The Pearl River Excursion (Part 3)

At seven-thirty that night, twelve senior club members, along with Ewan (by special invitation) and Ishani (who knew how to operate the new coffee machine), gathered for an emergency session of the club committee. The clubhouse was a small timber building with a high sloped ceiling and stained-glass windows. It had previously served as the local Presbyterian church. While much of the original décor had now been replaced, parts of it remained, some were adapted for new uses. The club had added a jukebox, karaoke machine, a bar, and a selection of memorabilia.  

At the far end of the building, beneath a single hanging light, everyone chatted while Ishani served their coffees. Finally, when everyone had their drinks, the committee members sat on two long pews that had been kept specifically for meetings. Ewan and Ishani, not being committee members, sat to the side on foldout chairs. Harry stepped up to the pulpit and cleared his throat. “I know this meeting was called on short notice,” he said, “so I appreciate you all being here tonight. Thank you very much.” He looked around at the curious expressions on the faces watching him. He took a slow, deep breath. “I have extraordinary news… Elvis is alive.” 

Groans and sighs of annoyance came from the pews. 

Brendon shook his head. “Harry, not you as well.” 

Tony turned and glared at Ewan. “This is your doing, I’ll bet.” 

Jerry snatched up his jacket and stood up. “I can’t believe you dragged me down here for this! I’m missing my son’s basketball game.” He headed for the door; the clunking of his boots on the wooden floor echoed through the room. 

“Hold on, now,” said Ronnie. 

Jerry stopped. Everyone hushed and looked at Ronnie. Ronnie was the oldest member of the Walnut Ridge Elvis Impersonators Club. He was a slight man with a little pot belly and an oversized head. He was a terrible Elvis impersonator, having a thick Irish accent and almost no rhythm, but he tried. Previously, he had been the local Presbyterian minister; the clubhouse had been his church. When the church closed a few years prior, he organised for the building to be sold to the club for a pittance, rather than taking top dollar from a property investor and seeing the building demolished. Ronnie then joined the club—more out of love for the building than for Elvis—and the club expressed its gratitude in giving him a seat on its committee.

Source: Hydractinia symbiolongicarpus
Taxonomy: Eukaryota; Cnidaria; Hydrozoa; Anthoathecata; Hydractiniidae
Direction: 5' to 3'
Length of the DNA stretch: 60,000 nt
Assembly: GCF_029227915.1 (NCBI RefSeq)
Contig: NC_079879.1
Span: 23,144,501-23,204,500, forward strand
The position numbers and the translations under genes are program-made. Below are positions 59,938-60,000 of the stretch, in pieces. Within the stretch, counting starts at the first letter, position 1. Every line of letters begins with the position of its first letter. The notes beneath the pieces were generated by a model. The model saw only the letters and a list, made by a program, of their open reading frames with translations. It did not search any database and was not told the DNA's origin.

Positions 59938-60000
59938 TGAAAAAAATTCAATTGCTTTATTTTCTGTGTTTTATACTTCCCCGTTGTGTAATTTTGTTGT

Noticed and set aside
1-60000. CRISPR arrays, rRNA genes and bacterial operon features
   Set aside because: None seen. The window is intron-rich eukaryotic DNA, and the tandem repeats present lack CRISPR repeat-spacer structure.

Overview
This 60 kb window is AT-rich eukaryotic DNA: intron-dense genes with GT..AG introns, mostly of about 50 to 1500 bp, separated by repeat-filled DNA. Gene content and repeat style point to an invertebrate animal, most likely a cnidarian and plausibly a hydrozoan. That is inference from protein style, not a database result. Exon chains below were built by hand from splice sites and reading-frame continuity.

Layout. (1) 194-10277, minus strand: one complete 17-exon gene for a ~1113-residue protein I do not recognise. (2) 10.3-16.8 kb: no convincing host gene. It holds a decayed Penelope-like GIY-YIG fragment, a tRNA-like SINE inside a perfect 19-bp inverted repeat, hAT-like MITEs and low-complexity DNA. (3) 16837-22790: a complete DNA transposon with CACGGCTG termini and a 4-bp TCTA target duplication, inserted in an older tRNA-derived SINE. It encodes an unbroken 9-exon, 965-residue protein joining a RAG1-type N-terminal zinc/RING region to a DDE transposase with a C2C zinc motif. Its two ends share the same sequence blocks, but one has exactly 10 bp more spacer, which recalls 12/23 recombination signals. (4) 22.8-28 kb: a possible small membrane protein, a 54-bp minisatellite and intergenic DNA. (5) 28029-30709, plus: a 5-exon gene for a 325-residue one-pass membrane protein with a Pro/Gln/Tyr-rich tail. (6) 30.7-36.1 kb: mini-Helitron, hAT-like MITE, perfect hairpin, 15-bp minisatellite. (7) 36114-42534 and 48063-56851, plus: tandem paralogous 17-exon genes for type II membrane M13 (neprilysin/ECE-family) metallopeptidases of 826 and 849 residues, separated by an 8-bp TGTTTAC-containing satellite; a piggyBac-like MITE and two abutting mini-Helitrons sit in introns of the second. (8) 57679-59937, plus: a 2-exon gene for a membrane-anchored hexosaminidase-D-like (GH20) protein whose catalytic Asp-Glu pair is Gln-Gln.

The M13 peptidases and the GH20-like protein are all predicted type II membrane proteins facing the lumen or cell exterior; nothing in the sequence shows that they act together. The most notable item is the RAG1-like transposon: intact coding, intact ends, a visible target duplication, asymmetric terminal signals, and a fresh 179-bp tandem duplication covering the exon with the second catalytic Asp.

“Let’s not part in bitterness like this,” pleaded Ronnie. “I know, I know, this is not the first time Ewan has claimed to have found Elvis. But you all have your ways of showing love for Elvis, and this is just how Ewan shows his. We can’t blame him for that, can we? And Ewan did not call this meeting—Harry did. Harry is a reasonable man, I’m sure we can all attest to that. Not only that, but he is also club president. He deserves to be heard, doesn’t he? I say we nip this in the bud, and then we can go in peace. If Elvis is alive, then let Harry show proof. If not, then we put the matter to bed here and now.” 

The hall was silent a moment. Everyone watched Jerry. He screwed his face up, clenched his fist. Finally, he huffed and came back to the pews. “All right,” he said. “But I put forward the motion that if this is just another one of Ewan’s phony Elvis sightings, then Harry should be removed as president.” 

An argument broke out. Some defended Harry and others sided with Jerry. Ewan watched on, clutching his folder. Ishani sipped her coffee. Just when it looked like the argument was about to turn into a full-on fistfight, the warm twang of an electric guitar reverberated through the little hall, as sweet and soothing as a hot chocolate on a snowy day. The committee’s shouts faded, their snarling faces relaxed, and soon every one of them was silent, everyone was still. One by one they turned toward the narrow stage at the back of the room. There, seated on a foldout chair next to an old amplifier, Harry gently strummed his beloved Hagstrom Viking—the same model guitar Elvis played in his ’68 Comeback Special. He began to sing Are You Lonesome Tonight? Harry might not have mastered the Elvis hip shake, and he lacked the Elvis charm, but boy could he sing. Jerry had often said that if you closed your eyes and listened to Harry sing, it was as close as a person could get to being in the same room as Elvis Presley. Everyone listened. A few sang along. Harry concluded the verse and let the final chord ring out, then set his guitar in its stand beside the amp. He turned to the committee members watching him. “You don’t need to argue,” he said. “Jerry, I second your motion. If I’m wrong about Elvis, then I’ll stand down as club president.” 

It was agreed. 


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